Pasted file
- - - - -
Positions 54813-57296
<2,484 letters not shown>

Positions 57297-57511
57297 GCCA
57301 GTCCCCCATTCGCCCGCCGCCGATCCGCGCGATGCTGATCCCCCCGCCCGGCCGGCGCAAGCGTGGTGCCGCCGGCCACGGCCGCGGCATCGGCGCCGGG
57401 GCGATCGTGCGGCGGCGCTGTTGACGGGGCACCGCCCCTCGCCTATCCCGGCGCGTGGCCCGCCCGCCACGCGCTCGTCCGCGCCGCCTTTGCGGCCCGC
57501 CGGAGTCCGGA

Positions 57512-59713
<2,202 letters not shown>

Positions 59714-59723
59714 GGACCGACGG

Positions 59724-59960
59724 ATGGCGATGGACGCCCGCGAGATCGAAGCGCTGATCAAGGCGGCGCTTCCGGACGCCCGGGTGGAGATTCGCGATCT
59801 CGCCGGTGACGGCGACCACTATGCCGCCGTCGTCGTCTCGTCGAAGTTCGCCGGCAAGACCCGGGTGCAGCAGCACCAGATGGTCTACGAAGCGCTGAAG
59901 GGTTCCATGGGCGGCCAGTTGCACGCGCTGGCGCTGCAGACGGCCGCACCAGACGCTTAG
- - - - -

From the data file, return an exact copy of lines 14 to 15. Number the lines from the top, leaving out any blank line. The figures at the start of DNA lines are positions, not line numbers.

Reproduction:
59801 CGCCGGTGACGGCGACCACTATGCCGCCGTCGTCGTCTCGTCGAAGTTCGCCGGCAAGACCCGGGTGCAGCAGCACCAGATGGTCTACGAAGCGCTGAAG
59901 GGTTCCATGGGCGGCCAGTTGCACGCGCTGGCGCTGCAGACGGCCGCACCAGACGCTTAG